Getting together in groups—even with people we know—may spread COVID-19. The more people we interact with at a get-together and the longer that interaction lasts, the higher the risk of catching the virus.

The safest option, especially if you’re in a high-risk category for severe illness from COVID-19, is to avoid in-person get-togethers and find different ways to celebrate. Today there are many more options than ever to get together virtually, so consider those, but if you must see folks in-person use this checklist to make it safer.  

If You Get Together: A Safety Checklist

If you decide to get together, there’s always a risk of spreading COVID-19 even if everyone is using a mask and keeping distance. These measures are like a seatbelt, they keep you safer but can’t completely prevent you from getting hurt in an accident. This checklist will help you make the best decisions for your get together.

Before you Get Together

  • Have “The Conversation.”  Get on the same page with friends and family about how safety will be a priority when spending time together. Set ground rules that will help everyone know what to expect. Click Here for tips on how to have “The Conversation”
  • Review your guest list. Are there people who may be in a high-risk category or children? Think about special needs and precautions as part of your planning. And offer alternatives to those that are in a high-risk category. 
  • Check your space and gather outside if possible. Is there room to spread out, at least 6 feet from people you don’t live with? If no, is there an outdoor space, like a park where you could meet? If outside, will there be restrooms people can use? If inside, be sure your space can be well ventilated by opening windows and doors. 
  • Right-size your guest list. Limit the number of guests based on the outdoor or indoor space available that allows you to be 6-feet apart.
  • Do a health check. Ask if anyone has been exposed to someone with COVID-19. Ask if anyone had symptoms such as fever, cough, shortness of breath, sore throat or loss of smell or taste in the last 2 weeks. Ask guests to check their temperature before arriving. Anyone with a fever (100 or higher), or has had symptoms, or knows they have been exposed to someone with COVID-19 within the last two weeks—should stay home.
  • Consider the children. Kids have trouble playing 6 feet apart, so wearing masks and frequent hand-washing may be the safest plan of action. Kids under 2 should not wear masks.
  • Make a food plan. Decide if and how food will be shared. The safest option is to not share food. If sharing, separate food ahead of time into individual servings and don’t use shared serving plates and utensils.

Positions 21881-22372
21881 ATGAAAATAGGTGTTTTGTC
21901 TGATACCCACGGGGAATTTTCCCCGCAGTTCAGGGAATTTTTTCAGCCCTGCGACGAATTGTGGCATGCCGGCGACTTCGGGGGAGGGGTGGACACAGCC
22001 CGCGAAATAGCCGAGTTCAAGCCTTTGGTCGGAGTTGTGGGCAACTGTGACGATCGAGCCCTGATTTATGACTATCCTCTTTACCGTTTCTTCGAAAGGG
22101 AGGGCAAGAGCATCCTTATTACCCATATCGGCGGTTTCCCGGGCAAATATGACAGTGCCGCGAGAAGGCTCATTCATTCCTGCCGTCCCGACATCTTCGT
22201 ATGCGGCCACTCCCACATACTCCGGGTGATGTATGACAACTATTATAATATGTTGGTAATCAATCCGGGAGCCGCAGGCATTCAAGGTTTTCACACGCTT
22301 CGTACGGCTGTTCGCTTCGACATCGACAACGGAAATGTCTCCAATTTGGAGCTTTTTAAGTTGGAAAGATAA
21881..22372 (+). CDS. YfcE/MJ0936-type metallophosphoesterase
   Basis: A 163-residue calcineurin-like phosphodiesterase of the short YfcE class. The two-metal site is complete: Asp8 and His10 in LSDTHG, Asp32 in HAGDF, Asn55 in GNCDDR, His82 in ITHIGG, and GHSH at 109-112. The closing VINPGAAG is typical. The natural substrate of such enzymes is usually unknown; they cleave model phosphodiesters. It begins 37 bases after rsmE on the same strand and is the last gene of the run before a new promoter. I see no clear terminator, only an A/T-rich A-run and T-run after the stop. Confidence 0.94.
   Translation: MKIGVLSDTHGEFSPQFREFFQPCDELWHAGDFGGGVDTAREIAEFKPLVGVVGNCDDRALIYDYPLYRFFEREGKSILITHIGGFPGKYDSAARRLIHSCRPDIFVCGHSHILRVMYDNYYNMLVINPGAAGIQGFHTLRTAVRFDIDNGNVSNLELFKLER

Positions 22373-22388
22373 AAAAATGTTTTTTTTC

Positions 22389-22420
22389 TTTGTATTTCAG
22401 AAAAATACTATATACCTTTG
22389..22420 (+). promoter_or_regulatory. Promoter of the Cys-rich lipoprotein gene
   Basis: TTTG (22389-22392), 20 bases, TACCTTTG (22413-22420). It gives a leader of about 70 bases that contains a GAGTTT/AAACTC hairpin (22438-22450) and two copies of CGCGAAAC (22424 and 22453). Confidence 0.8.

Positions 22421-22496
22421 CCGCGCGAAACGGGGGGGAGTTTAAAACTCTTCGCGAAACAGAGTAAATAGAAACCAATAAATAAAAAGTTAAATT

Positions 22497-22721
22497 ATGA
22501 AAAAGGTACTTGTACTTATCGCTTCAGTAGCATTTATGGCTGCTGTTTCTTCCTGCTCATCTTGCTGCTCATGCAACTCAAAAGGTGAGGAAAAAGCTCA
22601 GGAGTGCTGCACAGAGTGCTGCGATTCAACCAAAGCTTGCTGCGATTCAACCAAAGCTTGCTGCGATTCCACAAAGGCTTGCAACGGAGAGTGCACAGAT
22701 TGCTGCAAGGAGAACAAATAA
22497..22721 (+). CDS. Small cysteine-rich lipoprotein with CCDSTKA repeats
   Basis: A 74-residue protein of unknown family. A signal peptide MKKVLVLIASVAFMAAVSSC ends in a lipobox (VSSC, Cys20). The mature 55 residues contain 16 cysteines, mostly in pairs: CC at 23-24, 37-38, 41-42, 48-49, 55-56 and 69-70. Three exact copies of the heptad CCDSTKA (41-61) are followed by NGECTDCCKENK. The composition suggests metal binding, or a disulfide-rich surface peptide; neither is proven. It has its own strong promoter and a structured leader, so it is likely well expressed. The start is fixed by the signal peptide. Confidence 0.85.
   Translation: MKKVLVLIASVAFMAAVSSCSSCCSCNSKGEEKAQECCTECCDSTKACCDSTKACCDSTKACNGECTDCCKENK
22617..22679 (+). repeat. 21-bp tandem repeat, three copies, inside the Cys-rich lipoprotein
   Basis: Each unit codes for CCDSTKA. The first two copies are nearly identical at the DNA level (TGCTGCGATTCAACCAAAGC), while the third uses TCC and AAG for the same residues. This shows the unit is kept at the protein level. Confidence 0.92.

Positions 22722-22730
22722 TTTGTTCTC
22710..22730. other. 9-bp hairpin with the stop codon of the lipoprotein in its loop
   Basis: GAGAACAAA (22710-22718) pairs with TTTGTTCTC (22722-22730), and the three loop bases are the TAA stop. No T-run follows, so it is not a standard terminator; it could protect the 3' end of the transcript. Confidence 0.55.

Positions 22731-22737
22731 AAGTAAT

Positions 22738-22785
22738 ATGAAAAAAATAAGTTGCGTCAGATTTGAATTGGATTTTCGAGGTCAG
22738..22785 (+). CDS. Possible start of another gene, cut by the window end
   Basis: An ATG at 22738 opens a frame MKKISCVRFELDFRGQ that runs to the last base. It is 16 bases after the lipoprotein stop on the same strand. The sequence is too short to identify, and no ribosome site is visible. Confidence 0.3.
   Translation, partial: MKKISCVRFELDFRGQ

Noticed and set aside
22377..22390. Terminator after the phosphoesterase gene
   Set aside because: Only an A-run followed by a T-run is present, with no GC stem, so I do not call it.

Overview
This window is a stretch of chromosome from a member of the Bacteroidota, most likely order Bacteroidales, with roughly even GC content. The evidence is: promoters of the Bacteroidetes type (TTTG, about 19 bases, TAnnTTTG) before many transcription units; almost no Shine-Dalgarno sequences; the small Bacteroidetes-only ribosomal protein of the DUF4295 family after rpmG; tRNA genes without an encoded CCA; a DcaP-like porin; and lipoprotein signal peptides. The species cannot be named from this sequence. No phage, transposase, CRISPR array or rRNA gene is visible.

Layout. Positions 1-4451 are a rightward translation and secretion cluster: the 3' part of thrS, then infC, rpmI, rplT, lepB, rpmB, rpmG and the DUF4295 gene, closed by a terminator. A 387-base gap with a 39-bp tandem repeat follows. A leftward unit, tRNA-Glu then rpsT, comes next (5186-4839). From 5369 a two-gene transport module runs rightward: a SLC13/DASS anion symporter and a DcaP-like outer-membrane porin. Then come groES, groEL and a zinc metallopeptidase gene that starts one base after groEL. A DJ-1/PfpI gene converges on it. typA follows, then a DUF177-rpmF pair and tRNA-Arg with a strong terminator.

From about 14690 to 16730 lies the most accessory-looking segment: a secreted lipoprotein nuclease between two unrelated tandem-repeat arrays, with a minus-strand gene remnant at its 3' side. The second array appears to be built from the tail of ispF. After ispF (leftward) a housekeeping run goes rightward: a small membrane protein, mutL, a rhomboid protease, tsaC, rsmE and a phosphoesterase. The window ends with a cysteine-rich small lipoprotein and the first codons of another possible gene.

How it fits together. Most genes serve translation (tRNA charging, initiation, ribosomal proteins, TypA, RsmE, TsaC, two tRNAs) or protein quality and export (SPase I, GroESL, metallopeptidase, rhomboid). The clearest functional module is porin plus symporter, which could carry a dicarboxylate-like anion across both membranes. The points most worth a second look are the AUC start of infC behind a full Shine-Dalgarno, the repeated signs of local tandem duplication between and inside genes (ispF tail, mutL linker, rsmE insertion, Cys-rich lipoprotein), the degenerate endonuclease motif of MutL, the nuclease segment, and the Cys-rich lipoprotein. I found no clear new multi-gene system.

• Clean, clean, clean. If you’re hosting, frequently disinfect surfaces that people may encounter during their visit like counters, tables, chairs, doorknobs, light switches, etc 
  • Consider pre-event quarantine. Can all participants (including yourself) self-quarantine for 14 days before the gathering? To do this effectively, everyone must stay home and avoid others they don’t live with completely for 14 days. This includes not having others over to their home, not going to their workplace, not going out to run errands, etc.
  • Consider traveling guests. If guests need to travel and are staying in your house consider a 14-day quarantine for your guests and your household before having contact with anyone else. 

While you get together 

  • Keep a record. Create a list of attendees and include phone numbers and emails, this will make getting in touch with people easier in case there is a positive case at your get together. 
  • Wash early and often. Ask everyone to wash their hands for 20 seconds or at least use hand sanitizer on arrival, before and after eating, and before they leave.
  • Gather outdoors if at all possible. If indoors, open windows and doors to increase ventilation.
  • Mask up. Wear a face covering at all times when not eating (also don’t talk and eat, your mom taught you better). Consider having extra masks on hand if people forget.
  • Separate servings. Avoid communal food and sharing utensils, even with babies and young children. Don’t share drinks or other personal items like phones, cigarettes, vapes, or bongs.
  • Avoid close contact. Smiles and elbow bumps only, and prepare kids ahead of time to do the same.

After you get together

  • Wash hands (again). Wash for 20 seconds with soap and water.
  • Sanitize. Clean all surfaces that may have been touched by guests such as tabletops, counters, doorknobs, and bathroom fixtures with a disinfecting cleaner. Typical household cleaners work well to kill the virus.
  • Watch for symptoms. Monitor for symptoms up to 14 days after the end of your get together. Even mild symptoms should be suspected for COVID-19, get tested and seek medical advice from your doctor if you don't feel well. 
  • Work with public health. Alert others at the get together if there’s a positive test among anyone in attendance. Work with public health contact tracers to provide guest and event details so everyone can get the resources they need.